Understanding Type 2 Diabetes
Diabetes is a chronic medical condition in which sugar, or glucose levels build up in your bloodstream. The hormone insulin helps to move the glucose from your blood into your cells, where it’s used for energy
In type 2 diabetes, your body’s cells aren’t ready to answer insulin also as they ought to. In later stages of the disease, your body can also not produce enough insulin.
Symptoms of type 2 diabetes
In type 2 diabetes, your body isn’t ready to effectively use insulin to bring glucose into your cells. This causes your body to believe energy sources in your tissues, muscles, and organs. this is often a sequence reaction which will cause a spread of symptoms.
The early symptoms may include:
- Constant hunger
- A lack of energy
- Weight loss
- Excessive thirst
- Frequent urination
- Dry mouth
- Itchy skin
- Blurry vision
If your blood sugar levels are high for an extended time, the symptoms can include:
- Yeast infections
- Slow-healing cuts
- Dark patches on your skin
- Foot pain
- Feelings of numbness in your extremities
if you’ve got two or more of those symptoms, you ought to see your doctor. Without treatment, diabetes can become life-threatening.
Causes of type-2 diabetes
Insulin may be a present hormone. Your pancreas produces it and releases it once you eat. Insulin helps transport glucose from your bloodstream to cells throughout your body, where it’s used for energy.
If you’ve got type 2 diabetes, your body becomes immune to insulin. Your body is not any longer using the hormone efficiently. This forces your pancreas to figure harder to form more insulin.
Over time, this will damage cells in your pancreas. Eventually, your pancreas might not be ready to produce any insulin.
If you don’t produce enough insulin or if your body doesn’t use it efficiently, glucose builds up in your bloodstream. This leaves your body’s cells starved for energy. Doctors don’t know exactly what triggers this series of events.
Treatment for type 2 diabetes
You can effectively manage type 2 diabetes. Your doctor will tell you ways often you ought to check your blood sugar levels. The goal is to remain within a selected range.
Tips to manage type2 diabetes:
- Include foods rich in fiber and healthy carbohydrates in your diet. Eating fruits, vegetables, and whole grains will help keep your blood sugar levels steady.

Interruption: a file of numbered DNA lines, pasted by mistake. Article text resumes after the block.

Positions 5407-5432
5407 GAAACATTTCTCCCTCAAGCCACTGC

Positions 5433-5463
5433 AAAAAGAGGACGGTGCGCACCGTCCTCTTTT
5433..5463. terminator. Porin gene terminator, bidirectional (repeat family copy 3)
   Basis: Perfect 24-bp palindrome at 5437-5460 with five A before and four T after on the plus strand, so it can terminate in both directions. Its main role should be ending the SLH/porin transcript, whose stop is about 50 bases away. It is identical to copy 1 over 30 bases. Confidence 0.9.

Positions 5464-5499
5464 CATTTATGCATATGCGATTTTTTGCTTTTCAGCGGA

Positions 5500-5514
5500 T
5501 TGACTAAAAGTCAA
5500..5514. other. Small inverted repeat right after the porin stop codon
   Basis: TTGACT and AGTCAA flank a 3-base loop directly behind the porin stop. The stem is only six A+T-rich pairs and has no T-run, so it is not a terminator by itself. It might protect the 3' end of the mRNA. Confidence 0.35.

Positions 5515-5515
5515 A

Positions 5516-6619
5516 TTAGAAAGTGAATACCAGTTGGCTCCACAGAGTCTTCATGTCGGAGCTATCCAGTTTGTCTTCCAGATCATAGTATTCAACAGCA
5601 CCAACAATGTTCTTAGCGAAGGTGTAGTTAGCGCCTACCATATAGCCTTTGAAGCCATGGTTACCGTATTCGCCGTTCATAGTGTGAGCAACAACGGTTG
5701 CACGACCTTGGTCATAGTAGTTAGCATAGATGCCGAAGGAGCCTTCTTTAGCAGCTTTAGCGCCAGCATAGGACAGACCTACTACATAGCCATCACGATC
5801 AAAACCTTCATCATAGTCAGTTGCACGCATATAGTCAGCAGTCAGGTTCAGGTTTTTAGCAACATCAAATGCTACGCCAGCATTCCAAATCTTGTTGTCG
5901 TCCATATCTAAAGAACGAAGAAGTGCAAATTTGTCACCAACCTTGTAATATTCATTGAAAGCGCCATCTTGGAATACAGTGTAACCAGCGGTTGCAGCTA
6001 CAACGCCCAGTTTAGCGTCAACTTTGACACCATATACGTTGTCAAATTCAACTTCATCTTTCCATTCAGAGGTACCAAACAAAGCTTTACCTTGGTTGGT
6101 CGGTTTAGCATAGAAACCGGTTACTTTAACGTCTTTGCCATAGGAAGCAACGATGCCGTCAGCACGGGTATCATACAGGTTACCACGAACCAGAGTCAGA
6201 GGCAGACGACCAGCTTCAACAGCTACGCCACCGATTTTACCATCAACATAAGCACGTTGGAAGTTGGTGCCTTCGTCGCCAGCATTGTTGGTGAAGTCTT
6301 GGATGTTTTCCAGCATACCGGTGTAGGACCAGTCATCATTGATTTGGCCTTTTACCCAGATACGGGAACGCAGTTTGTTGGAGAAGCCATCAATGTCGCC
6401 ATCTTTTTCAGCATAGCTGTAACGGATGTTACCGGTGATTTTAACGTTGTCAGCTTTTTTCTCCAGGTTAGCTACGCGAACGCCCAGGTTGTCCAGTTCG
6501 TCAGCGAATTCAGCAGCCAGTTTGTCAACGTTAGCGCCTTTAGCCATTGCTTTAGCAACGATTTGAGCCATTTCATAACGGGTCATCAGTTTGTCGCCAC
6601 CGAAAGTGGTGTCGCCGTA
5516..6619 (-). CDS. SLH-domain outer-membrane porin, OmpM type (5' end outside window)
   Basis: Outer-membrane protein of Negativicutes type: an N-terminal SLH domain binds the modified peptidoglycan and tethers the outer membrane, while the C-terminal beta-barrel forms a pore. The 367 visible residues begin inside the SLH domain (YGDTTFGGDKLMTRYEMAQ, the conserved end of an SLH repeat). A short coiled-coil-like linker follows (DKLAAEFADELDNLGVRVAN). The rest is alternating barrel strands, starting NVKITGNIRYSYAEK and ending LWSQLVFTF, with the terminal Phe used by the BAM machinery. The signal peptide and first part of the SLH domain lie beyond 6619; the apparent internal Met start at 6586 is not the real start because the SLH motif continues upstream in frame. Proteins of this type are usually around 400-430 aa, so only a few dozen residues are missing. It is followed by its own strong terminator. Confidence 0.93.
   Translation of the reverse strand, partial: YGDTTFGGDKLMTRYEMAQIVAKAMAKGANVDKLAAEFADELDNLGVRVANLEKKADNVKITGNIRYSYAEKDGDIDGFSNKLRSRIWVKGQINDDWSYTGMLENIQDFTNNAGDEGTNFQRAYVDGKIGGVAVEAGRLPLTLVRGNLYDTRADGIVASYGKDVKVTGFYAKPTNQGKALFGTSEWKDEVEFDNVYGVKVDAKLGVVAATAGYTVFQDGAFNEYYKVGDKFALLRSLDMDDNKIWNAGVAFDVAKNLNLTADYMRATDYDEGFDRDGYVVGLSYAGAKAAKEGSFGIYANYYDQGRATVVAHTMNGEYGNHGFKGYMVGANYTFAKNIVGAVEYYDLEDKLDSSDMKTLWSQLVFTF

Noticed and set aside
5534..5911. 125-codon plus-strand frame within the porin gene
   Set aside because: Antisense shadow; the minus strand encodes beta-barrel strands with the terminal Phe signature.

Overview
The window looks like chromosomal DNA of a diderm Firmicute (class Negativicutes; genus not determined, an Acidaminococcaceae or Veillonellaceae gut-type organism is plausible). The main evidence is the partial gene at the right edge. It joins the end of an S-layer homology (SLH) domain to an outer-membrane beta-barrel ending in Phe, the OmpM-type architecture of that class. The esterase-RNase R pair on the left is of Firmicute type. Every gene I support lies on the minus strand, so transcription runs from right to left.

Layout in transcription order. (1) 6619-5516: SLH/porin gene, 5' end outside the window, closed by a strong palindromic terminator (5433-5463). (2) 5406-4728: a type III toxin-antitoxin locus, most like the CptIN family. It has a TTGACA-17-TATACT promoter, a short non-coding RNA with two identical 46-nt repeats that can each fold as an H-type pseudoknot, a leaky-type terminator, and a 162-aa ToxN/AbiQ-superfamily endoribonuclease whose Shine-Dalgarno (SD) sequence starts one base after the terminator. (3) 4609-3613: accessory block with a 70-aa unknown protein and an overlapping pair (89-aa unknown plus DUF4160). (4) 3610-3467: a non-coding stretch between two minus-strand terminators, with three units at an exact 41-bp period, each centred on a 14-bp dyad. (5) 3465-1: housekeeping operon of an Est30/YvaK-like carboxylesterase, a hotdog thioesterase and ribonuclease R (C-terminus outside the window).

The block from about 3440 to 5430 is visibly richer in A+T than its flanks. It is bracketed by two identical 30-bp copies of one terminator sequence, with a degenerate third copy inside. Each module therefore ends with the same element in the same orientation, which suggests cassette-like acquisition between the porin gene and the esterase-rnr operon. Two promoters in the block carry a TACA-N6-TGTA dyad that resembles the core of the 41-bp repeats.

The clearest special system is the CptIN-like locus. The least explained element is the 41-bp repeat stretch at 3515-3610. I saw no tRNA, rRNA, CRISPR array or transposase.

- Eat at regular intervals
- Only eat until you are full
- Get about half an hour of aerobic activity daily to assist keep your heart healthy. Exercise helps to regulate blood sugar, too.
- Your doctor will explain the way to recognize the first symptoms of blood glucose that’s too high or too low and what to try to do in each situation. They’ll also assist you to learn which foods are healthy and which foods aren’t.
- Not everyone with type 2 diabetes must use insulin. If you do, it’s because your pancreas isn’t making enough insulin on its own. It’s crucial that you simply take insulin as directed. There are other prescription medications that will help also.
Diet for type-2 diabetes
Diet is a crucial tool to stay your heart healthy and blood sugar levels within a secure and healthy range. It doesn’t need to be complicated or unpleasant.
The diet recommended for people with type 2 diabetes is that the same diet almost everyone should follow. It boils right down to a couple of key actions:
- Eat meals and snacks on time.
- Choose a variety of foods that are high in nutrients
- You should not overeat.
- Read food labels closely
Food and beverages to avoid
Below are some certain foods and beverages that you should limit or avoid entirely.
- foods heavy in saturated or trans fats
- organ meats, like beef or liver
- processed meats
- margarine and shortening
- baked goods like light bread, bagels
- processed snacks
- sugary drinks, including fruit juices
- high-fat dairy products
- pasta or polished rice
skip the salty foods and fried foods are also recommended
Foods to Choose
Healthy carbohydrates can provide you with fiber.
Below are the options
- whole fruits
- non-starchy vegetables
- legumes, like bean
- whole grains like oats or quinoa
- sweet potatoes
Foods with heart-healthy omega-3 fatty acids include:
- flax seeds
You can get healthy monounsaturated and polyunsaturated fats from a variety of foods, including:
- oils, like vegetable oil, vegetable oil, and groundnut oil
- nuts, like almonds, pecans, and walnuts
Talk to your doctor about your personal nutrition and calorie goals. Together, you’ll come up with a diet plan that tastes great and suits your lifestyle needs